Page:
GrubHub, the e-commerce company that went public last year, is taking delivery matters into its own hands. Instead of just processing restaurant take-out orders, now GrubHub will begin delivering the food with its own drivers.
On Thursday, the Inc. 500 alum announced it was acquiring a delivery service on each coast: DiningIn, based in Brighton, Mass., and Aliso Viejo, Calif. outfit Restaurants on the Run. The deals together are worth about $80 million and will enable GrubHub to connect customers to nearly 3,000 restaurants in one dozen U.S. metro markets, reports Fortune.
As a company that charges significantly less (14 percent) than the 20 to 30 percent fee that many restaurant delivery groups charge (including DiningIn and Restaurants on the Run), GrubHub is banking on ramping up its volume over pricing its service at a premium.
"There is economy of scale in the volume of deliveries," Bill Gurley, a venture capitalist and GrubHub board member, told Fortune, noting its plan to start charging customers whatever nominal fee is needed to make the delivery break even. "The more volume you have, the more economical you can be."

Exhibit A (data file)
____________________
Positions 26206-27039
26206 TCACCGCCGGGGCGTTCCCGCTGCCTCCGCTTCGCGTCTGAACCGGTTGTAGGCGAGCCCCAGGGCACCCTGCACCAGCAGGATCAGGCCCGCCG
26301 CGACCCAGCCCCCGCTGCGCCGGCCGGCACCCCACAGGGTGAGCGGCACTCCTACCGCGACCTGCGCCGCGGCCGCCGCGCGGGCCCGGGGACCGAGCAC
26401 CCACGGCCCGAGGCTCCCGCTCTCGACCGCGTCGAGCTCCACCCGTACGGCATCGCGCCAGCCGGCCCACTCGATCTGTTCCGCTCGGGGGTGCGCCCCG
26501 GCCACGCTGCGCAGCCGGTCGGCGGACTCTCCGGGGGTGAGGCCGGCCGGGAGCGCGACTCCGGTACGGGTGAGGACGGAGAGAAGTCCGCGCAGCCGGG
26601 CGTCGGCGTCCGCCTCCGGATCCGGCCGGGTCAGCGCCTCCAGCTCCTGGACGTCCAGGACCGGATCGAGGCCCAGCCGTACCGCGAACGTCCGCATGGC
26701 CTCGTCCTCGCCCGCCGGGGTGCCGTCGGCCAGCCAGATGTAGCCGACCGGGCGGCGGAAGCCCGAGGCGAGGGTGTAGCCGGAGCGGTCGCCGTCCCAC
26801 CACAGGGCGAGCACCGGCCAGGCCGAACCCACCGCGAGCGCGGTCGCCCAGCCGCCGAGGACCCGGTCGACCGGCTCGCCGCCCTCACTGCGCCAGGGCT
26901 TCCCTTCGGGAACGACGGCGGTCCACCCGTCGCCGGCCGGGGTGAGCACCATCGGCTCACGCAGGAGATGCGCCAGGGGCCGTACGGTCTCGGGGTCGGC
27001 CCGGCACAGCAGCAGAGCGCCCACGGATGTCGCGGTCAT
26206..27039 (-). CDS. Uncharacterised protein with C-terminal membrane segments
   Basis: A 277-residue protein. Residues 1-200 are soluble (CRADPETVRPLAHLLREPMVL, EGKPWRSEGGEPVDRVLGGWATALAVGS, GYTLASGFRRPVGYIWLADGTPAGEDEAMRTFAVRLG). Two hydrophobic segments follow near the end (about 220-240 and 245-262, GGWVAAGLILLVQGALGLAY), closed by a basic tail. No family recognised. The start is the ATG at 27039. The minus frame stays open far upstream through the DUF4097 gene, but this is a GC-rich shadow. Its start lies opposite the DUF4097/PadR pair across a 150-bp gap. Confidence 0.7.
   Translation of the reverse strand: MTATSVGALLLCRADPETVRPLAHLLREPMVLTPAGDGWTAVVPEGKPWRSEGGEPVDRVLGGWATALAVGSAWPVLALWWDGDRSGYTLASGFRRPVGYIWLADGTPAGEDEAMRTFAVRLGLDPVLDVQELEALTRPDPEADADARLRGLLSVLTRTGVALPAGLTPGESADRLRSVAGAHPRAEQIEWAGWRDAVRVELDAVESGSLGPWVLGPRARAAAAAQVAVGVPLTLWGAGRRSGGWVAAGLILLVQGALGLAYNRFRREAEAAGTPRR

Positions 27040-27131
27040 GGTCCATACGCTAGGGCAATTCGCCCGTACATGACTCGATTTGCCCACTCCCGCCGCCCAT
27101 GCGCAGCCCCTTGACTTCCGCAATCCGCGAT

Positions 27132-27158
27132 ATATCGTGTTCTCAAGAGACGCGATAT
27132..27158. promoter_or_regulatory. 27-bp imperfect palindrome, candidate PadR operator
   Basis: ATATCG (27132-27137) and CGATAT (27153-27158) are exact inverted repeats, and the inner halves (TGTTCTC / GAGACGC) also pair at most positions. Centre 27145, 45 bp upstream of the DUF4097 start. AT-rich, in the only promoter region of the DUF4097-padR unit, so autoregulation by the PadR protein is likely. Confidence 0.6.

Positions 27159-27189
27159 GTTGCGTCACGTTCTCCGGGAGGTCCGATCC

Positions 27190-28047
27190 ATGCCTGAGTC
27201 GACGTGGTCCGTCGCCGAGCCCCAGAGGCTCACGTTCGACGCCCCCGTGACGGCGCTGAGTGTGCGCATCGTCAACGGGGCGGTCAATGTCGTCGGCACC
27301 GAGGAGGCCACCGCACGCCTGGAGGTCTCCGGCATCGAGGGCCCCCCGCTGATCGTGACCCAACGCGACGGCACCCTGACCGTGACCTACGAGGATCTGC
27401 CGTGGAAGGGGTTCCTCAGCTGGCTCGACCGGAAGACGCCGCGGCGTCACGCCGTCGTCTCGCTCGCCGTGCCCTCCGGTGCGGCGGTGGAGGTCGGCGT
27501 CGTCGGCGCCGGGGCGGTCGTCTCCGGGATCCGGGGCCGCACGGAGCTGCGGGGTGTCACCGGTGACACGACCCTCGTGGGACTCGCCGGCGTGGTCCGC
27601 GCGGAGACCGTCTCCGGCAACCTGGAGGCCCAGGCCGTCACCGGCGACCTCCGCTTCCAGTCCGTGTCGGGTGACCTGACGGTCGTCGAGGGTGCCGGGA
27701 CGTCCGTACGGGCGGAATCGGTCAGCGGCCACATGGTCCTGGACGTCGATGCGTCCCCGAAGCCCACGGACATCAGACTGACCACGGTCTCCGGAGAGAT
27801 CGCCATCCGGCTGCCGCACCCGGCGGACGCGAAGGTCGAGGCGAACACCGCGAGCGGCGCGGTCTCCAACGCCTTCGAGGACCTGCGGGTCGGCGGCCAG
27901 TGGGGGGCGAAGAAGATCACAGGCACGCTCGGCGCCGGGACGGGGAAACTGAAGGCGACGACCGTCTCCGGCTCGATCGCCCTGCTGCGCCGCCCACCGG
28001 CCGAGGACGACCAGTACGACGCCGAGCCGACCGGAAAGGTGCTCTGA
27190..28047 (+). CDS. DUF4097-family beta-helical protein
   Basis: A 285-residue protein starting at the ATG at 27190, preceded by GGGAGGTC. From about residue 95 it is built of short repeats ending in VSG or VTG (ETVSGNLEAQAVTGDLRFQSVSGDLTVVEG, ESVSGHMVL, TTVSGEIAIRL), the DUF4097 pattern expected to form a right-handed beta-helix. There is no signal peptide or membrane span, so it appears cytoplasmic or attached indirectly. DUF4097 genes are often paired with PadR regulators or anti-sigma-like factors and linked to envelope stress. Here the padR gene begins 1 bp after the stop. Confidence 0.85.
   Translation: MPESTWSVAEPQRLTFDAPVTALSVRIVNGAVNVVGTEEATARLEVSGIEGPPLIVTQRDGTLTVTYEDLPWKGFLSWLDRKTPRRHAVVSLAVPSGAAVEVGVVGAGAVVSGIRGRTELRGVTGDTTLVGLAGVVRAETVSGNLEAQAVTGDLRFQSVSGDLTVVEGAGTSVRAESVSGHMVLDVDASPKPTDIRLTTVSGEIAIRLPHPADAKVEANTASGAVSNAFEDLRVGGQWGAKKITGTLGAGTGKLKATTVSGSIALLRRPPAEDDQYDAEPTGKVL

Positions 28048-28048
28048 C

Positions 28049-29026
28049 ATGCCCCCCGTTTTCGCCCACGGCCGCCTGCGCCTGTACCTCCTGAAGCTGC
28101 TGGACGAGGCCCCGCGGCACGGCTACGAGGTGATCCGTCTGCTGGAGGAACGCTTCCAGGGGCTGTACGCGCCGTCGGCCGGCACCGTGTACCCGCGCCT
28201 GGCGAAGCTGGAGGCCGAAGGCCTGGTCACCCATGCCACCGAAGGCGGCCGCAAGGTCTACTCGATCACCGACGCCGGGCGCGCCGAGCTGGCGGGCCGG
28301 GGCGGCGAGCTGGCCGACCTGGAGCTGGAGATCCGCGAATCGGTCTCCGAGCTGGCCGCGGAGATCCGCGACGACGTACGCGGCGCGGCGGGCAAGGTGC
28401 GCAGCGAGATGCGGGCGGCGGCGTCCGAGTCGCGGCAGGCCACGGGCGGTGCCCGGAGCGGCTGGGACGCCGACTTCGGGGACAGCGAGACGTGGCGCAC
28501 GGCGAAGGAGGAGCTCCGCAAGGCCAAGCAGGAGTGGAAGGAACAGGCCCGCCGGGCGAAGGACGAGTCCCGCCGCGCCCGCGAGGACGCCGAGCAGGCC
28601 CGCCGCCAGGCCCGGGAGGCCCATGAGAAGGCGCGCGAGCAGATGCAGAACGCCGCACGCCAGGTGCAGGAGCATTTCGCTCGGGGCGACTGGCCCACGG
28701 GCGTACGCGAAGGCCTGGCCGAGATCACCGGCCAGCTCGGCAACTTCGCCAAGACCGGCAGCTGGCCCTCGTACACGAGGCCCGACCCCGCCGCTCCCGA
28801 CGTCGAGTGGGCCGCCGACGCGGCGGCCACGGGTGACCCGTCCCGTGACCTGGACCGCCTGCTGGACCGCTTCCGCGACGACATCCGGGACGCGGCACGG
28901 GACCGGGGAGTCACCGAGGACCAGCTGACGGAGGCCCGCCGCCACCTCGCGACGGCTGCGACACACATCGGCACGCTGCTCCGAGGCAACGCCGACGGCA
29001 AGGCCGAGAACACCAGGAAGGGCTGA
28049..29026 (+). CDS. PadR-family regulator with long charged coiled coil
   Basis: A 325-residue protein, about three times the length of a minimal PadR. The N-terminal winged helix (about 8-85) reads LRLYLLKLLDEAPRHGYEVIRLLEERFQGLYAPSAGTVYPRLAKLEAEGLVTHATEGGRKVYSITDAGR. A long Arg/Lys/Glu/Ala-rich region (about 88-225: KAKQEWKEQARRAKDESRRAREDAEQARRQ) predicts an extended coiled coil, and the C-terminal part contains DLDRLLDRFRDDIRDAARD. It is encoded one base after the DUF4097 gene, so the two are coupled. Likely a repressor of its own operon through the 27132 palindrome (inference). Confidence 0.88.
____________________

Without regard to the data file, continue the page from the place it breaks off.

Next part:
However, that's not the only reason GrubHub's foray into delivery is notable. The move puts pressure on Google and Amazon, both of whom have made major investments in on-demand delivery. Though Alibaba may have beat Amazon this week in the drone delivery game, Amazon continues to innovate around online shopping, ushering in Amazon Prime Now, a one-hour delivery option that debuted in New York City for $7.99 in December, and pouring billions into Prime shipping.
Meanwhile, Google beefed up its on-demand options in October, expanding Google Express to more cities for $95 a year or $10 a month and offering products from merchants such as Barnes & Noble, Costco, and PetSmart.
With GrubHub's number of active diners rising 47 percent to 5 million, and average daily transactions jumping 33 percent in the last three months of the year, according to its fourth-quarter earnings report, GrubHub seems well-positioned to enter the on-demand delivery wars. Revenue rose 49 percent to $253.9 million from $170.1 million in 2013.
But whether the 10-year-old startup, which is no stranger to being scrappy, has what it takes to go up against Square is another issue. Having paid roughly $90 million to acquire Caviar, a delivery service that works with highly-rated restaurants that don't normally offer the option, Jack Dorsey's payment startup clearly means business. And catering to moneyed cities like San Francisco, Los Angeles, and New York City may prove even more lucrative than all those small orders GrubHub processes.
As Square wrote in a blog post announcing the deal, Caviar's order volume had grown more than 500 percent year over year and 80 percent of the company's deliveries went to repeat customers.